Troyens

Troyens

Friday, September 27, 2013

Minnesota Deadline Approaches

The Times reports that the Minnesota Orchestra Association has made yet another inadequate offer to its musicians:
The new proposal offers the players an annual average salary of $104,500 and a signing bonus of $20,000, made possible by special financing provided by a group of Minnesota foundations and community support organizations. 
The proposal is to expire at noon on Monday. Next week has been specified by Osmo Vanska, the orchestra’s music director, as the latest the orchestra can begin rehearsing for its new season, which includes important concerts at Carnegie Hall in early November. The musicians’ salaries have been the main issue in the dispute. Under their last contract, the players were making an annual average salary of $135,000.
The "average salary" business amounts to weasel words. What you need to know is the base salary and increments over time.

That said, here are some remarks I made a couple of years back about responsibilities within an orchestra or opera company:
....let's remember the division of labor at opera companies and symphonies:
  • The musicians and singers are paid to put on concerts and operas.
  • The nonmusician union members are paid to make costumes and sets and wigs and move stuff around the stage.
  • The administrators are paid to raise enough money to pay for putting on concerts and operas, and to perform myriad administrative tasks with some degree of smarts.
If an opera company or symphony orchestra finds itself in financial trouble, it's rarely because the musicians can't play and the costumers have forgotten how to sew. (If you know of such a case, please provide details in the comments.) It's invariably because the administration has failed in some way or there has been a major economic downturn. They haven't raised enough money, there's been some kind of major leadership failure, they have incurred new costs for some reason - and so on. And it's important to keep in mind that the administrators were involved in union negotiations, and signed the contracts with their eyes open.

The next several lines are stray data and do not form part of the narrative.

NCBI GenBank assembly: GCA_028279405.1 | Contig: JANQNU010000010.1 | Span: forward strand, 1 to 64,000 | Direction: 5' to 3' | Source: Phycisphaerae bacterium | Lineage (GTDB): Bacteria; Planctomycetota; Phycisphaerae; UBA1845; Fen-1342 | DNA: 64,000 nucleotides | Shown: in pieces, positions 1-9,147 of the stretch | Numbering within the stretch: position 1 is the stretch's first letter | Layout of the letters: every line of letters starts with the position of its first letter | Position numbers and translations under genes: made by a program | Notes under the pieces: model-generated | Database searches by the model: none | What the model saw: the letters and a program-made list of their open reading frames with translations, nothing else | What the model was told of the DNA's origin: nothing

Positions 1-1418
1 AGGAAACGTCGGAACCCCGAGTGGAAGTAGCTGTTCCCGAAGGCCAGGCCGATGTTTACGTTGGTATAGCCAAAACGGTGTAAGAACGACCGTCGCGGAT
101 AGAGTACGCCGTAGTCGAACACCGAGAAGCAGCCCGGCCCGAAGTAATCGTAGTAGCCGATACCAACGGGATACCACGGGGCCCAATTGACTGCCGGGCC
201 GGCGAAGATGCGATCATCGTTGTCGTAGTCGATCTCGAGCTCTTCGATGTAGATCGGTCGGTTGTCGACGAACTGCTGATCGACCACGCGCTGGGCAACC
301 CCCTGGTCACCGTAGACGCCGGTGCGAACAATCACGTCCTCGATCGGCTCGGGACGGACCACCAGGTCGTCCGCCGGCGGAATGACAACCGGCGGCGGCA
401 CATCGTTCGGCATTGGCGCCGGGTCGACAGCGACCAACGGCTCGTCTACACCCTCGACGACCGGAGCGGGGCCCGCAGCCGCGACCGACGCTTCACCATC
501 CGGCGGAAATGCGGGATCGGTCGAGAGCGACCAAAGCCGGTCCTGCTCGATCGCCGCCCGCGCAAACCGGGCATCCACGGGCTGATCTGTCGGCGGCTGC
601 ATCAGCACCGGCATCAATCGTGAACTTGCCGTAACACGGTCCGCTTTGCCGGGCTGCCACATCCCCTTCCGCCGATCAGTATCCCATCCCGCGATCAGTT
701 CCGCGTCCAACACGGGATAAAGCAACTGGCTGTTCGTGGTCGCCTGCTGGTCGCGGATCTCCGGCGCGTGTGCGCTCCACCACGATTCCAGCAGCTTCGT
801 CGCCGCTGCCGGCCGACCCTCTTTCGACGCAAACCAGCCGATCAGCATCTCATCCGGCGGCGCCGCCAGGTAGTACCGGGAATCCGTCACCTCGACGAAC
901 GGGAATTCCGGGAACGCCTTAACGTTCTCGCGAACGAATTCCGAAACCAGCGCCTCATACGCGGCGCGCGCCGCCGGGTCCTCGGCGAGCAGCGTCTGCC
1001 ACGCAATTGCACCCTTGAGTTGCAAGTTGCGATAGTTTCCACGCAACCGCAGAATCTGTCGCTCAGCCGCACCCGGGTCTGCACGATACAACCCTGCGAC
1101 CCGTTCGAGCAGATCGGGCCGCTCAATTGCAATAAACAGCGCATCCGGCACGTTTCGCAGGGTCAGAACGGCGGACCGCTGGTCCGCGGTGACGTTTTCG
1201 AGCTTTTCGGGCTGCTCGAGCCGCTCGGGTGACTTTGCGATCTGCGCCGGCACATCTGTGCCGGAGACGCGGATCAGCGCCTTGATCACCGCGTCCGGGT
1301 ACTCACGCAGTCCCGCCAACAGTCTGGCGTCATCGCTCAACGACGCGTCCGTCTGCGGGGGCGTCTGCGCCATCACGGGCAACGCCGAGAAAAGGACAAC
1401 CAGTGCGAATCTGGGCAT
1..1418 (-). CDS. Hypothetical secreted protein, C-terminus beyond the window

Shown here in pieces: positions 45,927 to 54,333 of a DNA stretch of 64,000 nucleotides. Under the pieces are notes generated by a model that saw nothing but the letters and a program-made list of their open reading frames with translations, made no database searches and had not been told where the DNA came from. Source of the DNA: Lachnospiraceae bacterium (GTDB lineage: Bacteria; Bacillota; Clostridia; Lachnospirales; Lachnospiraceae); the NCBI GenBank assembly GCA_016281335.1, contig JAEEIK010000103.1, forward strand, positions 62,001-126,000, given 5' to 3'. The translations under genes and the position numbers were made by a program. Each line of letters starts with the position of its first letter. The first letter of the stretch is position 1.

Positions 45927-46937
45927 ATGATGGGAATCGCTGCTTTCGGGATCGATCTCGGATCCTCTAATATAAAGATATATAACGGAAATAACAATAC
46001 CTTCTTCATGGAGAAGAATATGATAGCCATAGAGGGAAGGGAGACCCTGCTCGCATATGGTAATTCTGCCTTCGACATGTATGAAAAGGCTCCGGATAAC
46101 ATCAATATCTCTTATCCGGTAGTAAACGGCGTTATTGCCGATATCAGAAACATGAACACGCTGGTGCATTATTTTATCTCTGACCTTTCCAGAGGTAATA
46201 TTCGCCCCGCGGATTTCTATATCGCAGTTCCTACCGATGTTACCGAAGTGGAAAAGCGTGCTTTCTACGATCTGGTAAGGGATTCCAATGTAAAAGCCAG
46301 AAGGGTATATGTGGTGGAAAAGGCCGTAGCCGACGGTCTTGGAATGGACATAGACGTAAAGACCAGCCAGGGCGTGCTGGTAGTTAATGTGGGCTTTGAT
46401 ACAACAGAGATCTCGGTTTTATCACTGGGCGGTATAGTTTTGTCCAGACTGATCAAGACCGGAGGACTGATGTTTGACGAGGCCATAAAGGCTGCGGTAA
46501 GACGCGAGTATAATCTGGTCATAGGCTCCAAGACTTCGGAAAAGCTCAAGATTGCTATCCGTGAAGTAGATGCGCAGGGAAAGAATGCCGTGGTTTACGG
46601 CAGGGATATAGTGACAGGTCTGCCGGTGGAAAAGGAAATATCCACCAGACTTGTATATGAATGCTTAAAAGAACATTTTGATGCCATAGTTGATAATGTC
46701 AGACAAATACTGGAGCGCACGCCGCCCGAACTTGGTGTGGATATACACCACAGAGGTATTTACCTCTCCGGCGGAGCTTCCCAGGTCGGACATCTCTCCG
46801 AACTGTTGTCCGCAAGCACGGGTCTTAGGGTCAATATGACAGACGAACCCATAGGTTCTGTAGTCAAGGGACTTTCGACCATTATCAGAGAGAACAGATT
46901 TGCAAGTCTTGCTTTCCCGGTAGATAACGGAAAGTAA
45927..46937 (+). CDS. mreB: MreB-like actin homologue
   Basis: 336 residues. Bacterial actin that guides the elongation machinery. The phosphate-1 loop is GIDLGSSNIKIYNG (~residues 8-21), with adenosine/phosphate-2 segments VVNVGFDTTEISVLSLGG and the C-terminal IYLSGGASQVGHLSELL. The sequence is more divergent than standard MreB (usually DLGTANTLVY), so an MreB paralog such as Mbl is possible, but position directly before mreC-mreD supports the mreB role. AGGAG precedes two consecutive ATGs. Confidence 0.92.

I also said that the Philadelphia Orchestra and NYCO were poster children for bad management. Well, Minnesota tops them all, I gotta say. My expectation as of now, I am sad to say, is that Vänskä will quit and the orchestra will fold.

2 comments:

Paul H. Muller said...

"If an opera company or symphony orchestra finds itself in financial trouble, it's rarely because the musicians can't play and the costumers have forgotten how to sew."

Nails it.

Lisa Hirsch said...

Thank you. I am excessively fond of that summary of orchestral problems.